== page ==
ture of the eyeball, leading to severe vision loss or
even blindness (Kanski and Bowling, 2011). Several
studies have focused on the use of automated tech-
niques for the early diagnosis of diabetic retinopa-
thy. These technologies are becoming increasingly
advantageous in the healthcare sector, thanks to ar-
tificial intelligence (AI), which allows the creation
of reliable software for decision support in the diag-
nosis of medical images (Tham Chen2014g, ). The
use of traditional machine learning (ML) approaches
such as random forest algorithm, decision tree, near-
est neighbor method (KNN), K-means, support vector
method (SVM), etc. (Kotsiantis et al., 2007), (Liaw
et al., 2002) are used to analyze fundus images to de-
velop models that can predict outcomes without pro-
gramming, through operations distributed over mul-
tiple layers (Kapoor et al., 2019). Machine learn-
ing techniques are divided into two categories: su-
pervised and unsupervised learning. The supervised
technique requires labeled data to train the segmenta-
tion model, but the unsupervised method requires no
prior knowledge of the labeled data to train the seg-
mentation model. Since the introduction of convo-
lutional neural networks (CNNs), deep learning has
been remarkably successful, and it is now considered
the most successful AI model in all computer vision
applications. It has proven to be very effective and
useful in extracting features for use in various ma-
chine learning applications. The input layer, hidden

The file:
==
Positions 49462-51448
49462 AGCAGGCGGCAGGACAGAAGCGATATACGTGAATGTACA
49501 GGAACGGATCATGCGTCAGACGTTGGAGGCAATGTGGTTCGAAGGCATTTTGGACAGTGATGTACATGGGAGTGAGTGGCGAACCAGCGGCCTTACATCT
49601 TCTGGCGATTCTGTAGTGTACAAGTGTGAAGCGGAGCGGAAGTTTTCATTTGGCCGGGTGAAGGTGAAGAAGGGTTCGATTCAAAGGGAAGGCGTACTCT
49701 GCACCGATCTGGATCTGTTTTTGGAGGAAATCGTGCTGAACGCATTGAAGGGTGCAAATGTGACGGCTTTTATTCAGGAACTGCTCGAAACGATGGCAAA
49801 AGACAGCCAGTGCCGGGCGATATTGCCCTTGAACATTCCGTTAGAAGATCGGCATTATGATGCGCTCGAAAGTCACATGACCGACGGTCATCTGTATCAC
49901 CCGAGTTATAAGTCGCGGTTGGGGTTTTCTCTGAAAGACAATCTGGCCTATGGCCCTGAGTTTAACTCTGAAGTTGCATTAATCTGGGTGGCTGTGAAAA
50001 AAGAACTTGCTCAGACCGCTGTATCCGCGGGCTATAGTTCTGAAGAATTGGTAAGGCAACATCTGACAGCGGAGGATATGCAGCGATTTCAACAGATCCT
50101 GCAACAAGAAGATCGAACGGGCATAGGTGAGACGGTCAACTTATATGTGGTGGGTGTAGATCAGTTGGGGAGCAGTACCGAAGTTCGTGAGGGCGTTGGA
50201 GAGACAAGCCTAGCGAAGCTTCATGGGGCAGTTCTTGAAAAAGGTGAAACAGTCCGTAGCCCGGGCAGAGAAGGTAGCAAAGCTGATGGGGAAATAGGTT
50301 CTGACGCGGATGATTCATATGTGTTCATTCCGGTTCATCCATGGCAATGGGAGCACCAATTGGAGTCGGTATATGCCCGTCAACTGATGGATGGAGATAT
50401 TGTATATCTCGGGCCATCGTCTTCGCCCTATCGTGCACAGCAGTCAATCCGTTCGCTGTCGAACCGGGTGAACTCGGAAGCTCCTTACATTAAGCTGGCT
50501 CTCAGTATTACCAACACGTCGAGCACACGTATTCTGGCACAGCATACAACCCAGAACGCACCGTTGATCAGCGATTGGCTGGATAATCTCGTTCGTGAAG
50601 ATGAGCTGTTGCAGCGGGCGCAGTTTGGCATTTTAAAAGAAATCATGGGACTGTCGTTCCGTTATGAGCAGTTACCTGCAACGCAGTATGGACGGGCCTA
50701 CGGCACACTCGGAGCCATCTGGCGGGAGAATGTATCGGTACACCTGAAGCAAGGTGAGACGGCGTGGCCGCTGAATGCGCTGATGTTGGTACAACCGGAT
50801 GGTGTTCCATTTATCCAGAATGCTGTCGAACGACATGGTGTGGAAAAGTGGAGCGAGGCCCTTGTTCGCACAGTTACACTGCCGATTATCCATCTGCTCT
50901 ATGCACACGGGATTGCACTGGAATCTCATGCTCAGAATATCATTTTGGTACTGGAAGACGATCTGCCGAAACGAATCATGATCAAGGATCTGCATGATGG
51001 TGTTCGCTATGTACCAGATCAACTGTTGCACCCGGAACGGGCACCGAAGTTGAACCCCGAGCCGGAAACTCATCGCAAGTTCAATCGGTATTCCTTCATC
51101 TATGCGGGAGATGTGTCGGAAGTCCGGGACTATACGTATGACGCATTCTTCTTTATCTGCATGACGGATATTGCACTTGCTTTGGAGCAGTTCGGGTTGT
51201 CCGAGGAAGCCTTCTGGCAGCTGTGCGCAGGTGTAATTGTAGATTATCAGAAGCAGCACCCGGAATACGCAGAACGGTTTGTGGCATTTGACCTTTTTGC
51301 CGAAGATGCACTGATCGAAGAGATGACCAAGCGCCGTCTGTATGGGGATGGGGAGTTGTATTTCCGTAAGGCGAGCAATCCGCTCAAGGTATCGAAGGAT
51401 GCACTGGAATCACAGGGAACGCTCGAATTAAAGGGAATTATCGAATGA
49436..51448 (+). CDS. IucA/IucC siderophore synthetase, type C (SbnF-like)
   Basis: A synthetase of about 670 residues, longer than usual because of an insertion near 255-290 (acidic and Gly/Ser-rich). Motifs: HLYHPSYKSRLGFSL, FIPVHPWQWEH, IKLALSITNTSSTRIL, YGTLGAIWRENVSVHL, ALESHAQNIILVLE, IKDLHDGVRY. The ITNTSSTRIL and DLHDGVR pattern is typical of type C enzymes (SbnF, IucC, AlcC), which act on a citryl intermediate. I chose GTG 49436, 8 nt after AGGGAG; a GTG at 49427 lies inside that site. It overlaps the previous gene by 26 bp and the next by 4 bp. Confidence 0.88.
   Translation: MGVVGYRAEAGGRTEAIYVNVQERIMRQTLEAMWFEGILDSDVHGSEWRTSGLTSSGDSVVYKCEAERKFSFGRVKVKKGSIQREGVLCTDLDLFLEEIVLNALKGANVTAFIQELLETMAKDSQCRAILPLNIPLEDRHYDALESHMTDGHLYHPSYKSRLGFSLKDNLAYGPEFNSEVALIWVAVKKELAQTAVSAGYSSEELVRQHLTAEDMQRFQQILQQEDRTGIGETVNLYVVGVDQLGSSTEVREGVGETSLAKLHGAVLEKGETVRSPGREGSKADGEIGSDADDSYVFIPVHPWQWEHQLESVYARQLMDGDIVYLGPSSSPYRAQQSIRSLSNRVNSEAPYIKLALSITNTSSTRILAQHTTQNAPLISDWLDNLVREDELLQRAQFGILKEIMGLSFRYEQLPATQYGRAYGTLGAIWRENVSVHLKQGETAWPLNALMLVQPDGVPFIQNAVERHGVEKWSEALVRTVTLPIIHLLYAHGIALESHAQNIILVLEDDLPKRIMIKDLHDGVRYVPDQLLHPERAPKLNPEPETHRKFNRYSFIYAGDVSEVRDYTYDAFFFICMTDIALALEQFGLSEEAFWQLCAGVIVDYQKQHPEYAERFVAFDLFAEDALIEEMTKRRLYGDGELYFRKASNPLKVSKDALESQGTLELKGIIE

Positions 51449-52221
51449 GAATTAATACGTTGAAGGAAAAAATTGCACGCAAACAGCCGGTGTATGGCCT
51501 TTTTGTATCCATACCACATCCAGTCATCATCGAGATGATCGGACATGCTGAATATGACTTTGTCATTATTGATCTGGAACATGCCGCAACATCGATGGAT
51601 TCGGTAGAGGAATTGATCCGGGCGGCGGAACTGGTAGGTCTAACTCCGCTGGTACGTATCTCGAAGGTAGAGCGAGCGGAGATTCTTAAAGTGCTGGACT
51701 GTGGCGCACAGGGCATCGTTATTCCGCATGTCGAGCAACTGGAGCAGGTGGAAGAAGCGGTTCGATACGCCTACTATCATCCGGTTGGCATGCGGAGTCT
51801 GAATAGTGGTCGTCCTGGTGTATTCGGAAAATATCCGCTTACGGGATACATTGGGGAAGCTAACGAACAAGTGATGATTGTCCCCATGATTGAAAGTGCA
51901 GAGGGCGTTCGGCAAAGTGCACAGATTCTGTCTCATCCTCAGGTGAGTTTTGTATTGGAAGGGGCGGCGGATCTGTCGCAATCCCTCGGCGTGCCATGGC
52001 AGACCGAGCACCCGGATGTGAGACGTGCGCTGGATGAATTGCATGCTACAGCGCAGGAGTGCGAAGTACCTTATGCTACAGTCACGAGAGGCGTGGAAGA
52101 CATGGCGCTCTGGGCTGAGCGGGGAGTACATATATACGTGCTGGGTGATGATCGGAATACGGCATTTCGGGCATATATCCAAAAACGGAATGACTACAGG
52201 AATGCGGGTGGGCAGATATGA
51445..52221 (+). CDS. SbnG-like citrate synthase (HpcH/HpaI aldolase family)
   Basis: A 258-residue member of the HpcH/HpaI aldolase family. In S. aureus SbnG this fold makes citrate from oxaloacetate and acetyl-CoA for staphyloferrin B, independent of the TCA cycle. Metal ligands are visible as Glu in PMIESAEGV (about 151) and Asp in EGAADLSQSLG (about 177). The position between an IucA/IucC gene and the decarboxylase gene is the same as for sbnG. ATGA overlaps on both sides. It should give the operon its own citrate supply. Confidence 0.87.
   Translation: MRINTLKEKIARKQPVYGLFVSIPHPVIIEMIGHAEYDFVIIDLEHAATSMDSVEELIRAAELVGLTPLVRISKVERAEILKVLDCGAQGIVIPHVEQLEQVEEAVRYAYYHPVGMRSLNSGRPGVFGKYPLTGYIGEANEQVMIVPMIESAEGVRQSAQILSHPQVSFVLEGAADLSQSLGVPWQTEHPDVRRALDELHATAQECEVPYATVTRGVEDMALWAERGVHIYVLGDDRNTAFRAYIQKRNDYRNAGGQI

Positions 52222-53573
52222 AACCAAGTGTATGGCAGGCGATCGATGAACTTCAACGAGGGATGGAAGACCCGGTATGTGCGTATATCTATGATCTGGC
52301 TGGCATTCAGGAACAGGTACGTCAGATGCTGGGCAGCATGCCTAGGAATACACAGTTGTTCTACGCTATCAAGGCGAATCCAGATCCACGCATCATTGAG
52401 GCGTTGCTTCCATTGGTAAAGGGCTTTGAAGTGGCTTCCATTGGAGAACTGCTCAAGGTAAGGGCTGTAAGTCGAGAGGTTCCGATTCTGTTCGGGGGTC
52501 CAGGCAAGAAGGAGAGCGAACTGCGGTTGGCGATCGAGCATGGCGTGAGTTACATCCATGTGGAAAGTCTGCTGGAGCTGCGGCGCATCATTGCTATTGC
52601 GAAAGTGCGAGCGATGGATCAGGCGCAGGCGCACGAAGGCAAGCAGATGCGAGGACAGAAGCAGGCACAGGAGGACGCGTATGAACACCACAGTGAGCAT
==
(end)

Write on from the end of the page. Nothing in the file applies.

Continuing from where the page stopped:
layers and output layer are the three types of layers
found in CNNs. These layers consist of linked nodes,
each with its own output layer sending a weighted
quantity to the activation function. Several strategies
have been established to improve the quality of vas-
cular segmentation, using classical machine learning
or deep learning methods, but more can be done. The
second section of this paper contains an overview of
related previous work, and then the proposed method
and materials used are described in the third section
of this study. The results of our experiment are de-
scribed in Section 4. A discussion is presented in Sec-
tion Five. Finally, the main conclusions are presented
in the last section.
In the medical domain, many computer-aided diag-
noses have used to help in diagnosing of many de-
ceases. Even more, many diseases are early-detected
using artificial intelligence. And one of the newest
examples is the creation of two models one to clas-
sify a COVID-19 test of a suspect patient as posi-
tive or negative, and the other to classify the hospital-
ization units of patients with COVID-19 (de Oliveira
et al., 2021). Others diseases are breast cancer (El-
moufidi et al., 2018), (Elmoufidi et al., 2014), (Elm-
oufidi et al., 2015), (Elmoufidi, 2019) and diabetic